Wonder Woman: The Comic Needs To Go Back To Feminist Roots

Wonder Woman, Cliff Chiang
Wonder Woman by Cliff Chiang, from her current series, copyright DC Comics

I originally wrote this article during the time that Gail Simone was writing the Wonder Woman monthly comic. Since then, Wonder Woman’s comic has undergone two more reboots that made things progressively worse.

The first reboot was an aborted attempt by J. Michael Straczynski, who left the project before it was finished, and it ended up going nowhere.  The second reboot is currently ongoing in Wonder Woman and is written by Brian Azzarello with art by Cliff Chiang.

Azzarello’s story features a fascinating re-imagining of the Greek Gods and absolutely outstanding artwork by Chiang. However, the changes to Princess Diana have moved her away from her feminist roots. She is now the daughter of Zeus, rather than the beloved daughter of all the Amazons. And the Amazons themselves have been transformed into predatory creatures who seduce sailors on the ocean, kill their sexual partners afterward, and sell the male children off into slavery.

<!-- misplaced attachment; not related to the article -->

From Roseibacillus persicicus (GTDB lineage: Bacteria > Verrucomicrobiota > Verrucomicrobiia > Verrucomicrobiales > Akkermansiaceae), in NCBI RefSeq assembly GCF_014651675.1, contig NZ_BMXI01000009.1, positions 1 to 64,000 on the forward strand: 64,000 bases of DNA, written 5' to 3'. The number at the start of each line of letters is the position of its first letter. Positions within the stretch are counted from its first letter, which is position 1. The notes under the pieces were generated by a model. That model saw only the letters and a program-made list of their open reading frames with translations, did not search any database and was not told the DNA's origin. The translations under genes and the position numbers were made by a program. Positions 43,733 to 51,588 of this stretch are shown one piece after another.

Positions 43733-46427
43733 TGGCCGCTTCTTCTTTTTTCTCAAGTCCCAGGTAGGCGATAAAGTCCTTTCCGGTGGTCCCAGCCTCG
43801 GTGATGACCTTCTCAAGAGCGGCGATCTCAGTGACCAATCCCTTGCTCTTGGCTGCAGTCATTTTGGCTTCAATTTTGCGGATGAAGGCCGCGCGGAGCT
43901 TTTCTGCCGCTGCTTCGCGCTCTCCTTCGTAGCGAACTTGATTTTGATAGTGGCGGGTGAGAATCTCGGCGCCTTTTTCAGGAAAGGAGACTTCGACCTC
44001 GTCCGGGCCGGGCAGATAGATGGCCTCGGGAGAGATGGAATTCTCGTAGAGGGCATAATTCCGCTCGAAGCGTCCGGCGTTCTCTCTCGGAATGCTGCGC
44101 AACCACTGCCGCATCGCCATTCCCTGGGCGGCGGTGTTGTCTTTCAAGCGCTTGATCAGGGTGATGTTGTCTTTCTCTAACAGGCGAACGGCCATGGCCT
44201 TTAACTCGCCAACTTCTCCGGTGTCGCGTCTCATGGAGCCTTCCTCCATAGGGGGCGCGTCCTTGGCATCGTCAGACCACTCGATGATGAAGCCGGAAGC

And over at Girls Gone Geek, Erika Peterman explains the myriad reasons why she dropped this comic, despite her love for Wonder Woman.

Given all that, I’d rather go back to Wonder Woman’s twirl as being the best known aspect of the character, rather than her being a product of a society that murders and enslaves children. This is not who the character is. It’s akin to making Ma and Pa Ken serial killers who raised Clark Kent to be Superman.